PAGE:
My first Mammogram

I am pretty sure there isn’t a book written for women, facing this. There should be. With simple pictures and words explaining not just the physical procedure, but also how you may feel about what is happening to you, why you are having a mammogram and what you may be facing. 

I had my first mammogram last week. 

I am fine. Or at least I think I am, physically. I have no lumps or bumps in my boobs that are worrying me, and I religiously check them regularly.

I have, however, a family history in my maternal side of breast cancer, so now I am of “a certain age” that puts my risk factors higher, and whilst I do not carry the BRCA1 or BRCA2 gene that can be a genetic trigger for breast cancer developing, there are other risk factors that mean that I am put into a category where I can opt to be monitored to make sure that anything suspicious or out of the normal can be acted on quickly and dealt with. I have always said that if we found that there was cancer or a possibility of it developing that I would opt for a mastectomy and reduce that risk, and I still stand by that. I don’t need my breasts, I do need to live to see my children grow up and to enjoy life and my future. 

So, the letter arrived. I knew it was coming, my GP mentioned it would. It told me to arrive at the clinic and what to expectt and what would happen. 

It’s not a painful experience (ok, that’s a lie, having your boobs pressed into a machine and having to stand still whilst the machine captures the images in not comfortable, but on a scale of having a dislocated knee re-positioned without medications or having a large baby with no pain relied, it’s not that bad, but not terribly pleasant) and you basically leave your privacy and dignity at the door, as you whip your boobs out and shove them in a machine, and then afterwards you lie on a bed and a stranger pokes and prods them and tells you how to check them (at least the specialist nurse had warm hands!!) 

My new friend, or at least similar to my new friend I made last week.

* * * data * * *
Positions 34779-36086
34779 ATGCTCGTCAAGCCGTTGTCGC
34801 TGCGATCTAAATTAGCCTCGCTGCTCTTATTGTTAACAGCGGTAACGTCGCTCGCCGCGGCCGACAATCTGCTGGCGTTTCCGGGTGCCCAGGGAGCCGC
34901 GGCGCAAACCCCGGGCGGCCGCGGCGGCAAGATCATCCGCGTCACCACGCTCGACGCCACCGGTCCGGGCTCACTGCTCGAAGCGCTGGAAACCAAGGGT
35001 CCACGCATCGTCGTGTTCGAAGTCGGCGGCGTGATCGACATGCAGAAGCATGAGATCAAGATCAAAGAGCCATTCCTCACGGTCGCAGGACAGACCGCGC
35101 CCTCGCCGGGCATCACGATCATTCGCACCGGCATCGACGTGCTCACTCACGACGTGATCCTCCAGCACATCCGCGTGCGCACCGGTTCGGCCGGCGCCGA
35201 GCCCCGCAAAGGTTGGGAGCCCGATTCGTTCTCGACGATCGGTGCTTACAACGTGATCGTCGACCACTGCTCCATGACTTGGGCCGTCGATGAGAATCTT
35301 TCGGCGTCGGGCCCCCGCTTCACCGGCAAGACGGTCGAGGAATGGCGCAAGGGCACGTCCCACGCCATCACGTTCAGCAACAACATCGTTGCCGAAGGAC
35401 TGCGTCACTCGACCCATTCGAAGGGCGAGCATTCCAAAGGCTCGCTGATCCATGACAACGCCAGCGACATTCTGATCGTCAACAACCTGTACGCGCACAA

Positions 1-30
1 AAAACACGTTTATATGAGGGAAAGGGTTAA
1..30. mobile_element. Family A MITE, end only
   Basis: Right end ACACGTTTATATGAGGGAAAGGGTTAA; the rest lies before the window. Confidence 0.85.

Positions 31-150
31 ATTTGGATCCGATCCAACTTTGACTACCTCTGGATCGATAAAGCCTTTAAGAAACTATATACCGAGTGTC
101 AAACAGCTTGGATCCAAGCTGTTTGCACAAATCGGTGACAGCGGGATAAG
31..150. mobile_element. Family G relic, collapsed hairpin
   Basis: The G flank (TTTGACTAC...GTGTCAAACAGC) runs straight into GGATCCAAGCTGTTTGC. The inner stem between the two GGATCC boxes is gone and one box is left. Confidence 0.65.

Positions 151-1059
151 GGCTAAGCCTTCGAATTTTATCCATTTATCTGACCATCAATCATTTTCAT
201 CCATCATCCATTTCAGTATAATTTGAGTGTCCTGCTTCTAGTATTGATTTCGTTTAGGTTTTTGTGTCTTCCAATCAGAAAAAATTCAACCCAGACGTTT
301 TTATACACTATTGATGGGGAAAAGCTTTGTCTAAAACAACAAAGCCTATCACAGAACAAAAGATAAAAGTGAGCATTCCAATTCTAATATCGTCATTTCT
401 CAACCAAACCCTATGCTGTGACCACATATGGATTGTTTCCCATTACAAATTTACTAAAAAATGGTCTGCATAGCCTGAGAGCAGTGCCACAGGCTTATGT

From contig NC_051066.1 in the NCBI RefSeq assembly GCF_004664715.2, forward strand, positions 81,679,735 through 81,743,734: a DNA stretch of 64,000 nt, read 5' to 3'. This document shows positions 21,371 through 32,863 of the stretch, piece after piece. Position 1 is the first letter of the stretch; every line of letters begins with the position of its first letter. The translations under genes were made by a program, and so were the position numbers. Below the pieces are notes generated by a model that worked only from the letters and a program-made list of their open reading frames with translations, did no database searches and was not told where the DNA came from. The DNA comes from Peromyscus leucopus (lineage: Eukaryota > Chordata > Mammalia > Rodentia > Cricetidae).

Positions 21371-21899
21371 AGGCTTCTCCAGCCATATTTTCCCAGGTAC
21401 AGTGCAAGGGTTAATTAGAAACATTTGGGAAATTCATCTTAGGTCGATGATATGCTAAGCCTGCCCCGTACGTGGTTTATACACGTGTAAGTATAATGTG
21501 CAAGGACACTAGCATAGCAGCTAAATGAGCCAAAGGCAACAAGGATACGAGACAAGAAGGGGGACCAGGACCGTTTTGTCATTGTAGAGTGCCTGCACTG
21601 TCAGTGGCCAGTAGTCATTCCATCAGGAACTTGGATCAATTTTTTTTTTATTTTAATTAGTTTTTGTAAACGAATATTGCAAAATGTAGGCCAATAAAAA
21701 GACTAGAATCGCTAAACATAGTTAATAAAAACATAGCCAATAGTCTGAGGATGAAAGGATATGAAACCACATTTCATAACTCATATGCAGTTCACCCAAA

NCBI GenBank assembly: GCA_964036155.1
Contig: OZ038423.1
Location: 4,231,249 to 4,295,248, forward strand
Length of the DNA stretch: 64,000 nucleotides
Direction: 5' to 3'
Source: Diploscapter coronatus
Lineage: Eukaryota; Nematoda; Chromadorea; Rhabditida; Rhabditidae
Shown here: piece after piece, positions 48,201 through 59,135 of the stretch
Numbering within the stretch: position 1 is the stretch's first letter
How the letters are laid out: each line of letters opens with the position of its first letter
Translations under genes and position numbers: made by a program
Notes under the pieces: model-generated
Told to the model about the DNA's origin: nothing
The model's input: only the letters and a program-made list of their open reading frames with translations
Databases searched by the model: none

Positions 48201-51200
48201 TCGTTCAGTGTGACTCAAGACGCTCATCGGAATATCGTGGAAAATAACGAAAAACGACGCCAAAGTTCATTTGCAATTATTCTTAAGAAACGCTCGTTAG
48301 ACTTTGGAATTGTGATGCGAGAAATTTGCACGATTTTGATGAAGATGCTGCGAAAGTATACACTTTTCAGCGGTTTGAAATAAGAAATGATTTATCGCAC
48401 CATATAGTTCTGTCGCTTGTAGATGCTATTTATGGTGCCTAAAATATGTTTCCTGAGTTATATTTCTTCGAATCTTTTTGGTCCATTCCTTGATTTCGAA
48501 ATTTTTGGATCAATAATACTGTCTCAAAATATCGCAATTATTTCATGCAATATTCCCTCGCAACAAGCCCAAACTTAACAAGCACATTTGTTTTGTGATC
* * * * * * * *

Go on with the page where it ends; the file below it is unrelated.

But, it has to be done, and now I have done it once, and faced my anxieties about what would happen and the results, I am glad it’s over. At the moment, no one is concerned for my imminent health, this is just part and parcel of looking after me, and keeping me healthy. I won’t worry about the results unless they contact me and tell me I need to. 

But it was a weird experience. It felt strange to be sat in a waiting room with the other women, some of whom, did likely have cancer or were waiting to find out if they did, and what kind and what happened to them. We all smiled weakly in a distant sort of way at each other. Strangers, but somehow linked by the tissue that dangles from our chests, that may cause us health issues or even kill us. We didn’t talk to each other, but we all knew why we were there. 

Having to expose your body to a machine and a technician and then a specialist nurse you have never met before, was challenging. But again, you do it because you know you have to, and you are grateful that you can access this health service that is there to help you. You may feel it’s all a bit undignified and clinical, but you go ahead and brace yourself for a machine that squeezes your breasts because you know it’s worth the discomfort. You laugh with the nurse you hope you won’t see again about how she probably sees more boobs than a porn movie director, because keeping your sense of humour is key to making it through the visit without bursting into tears because “they might find something, and then what?”.

I don’t think anything can really prepare you for a mammogram and what may come of it. The leaflet they send with your appointment letter is very clear on what and why, but not how you will feel. The staff are lovely and kind and clearly good at their jobs, and passionate about helping women, but they can’t explain how you feel. 

Breast cancer is something I hope not to face, but not something I can do antying to stop. I can however be as proactive as I can to watch for it, and act if I think I need to. So, I had my first mammogram this week and it was weird, but I am glad I did. 

As part of this blog post I would encourage you to check your breasts. It’s never to early to start, and it doens’t hurt or take long. Please DO go and see your doctor if you have any concerns or worries or find something that doesn’t feel quite right. Breast cancer affects many lives, and you can do your part to look after yourself and watch for symptoms. 

You can also go here for more information and support…


Posted in Everything else and tagged Breast Cancer, Breast cancer awareness, breast cancer symptoms, breast cancer testing, Check your breasts, mammogram, women's health issues.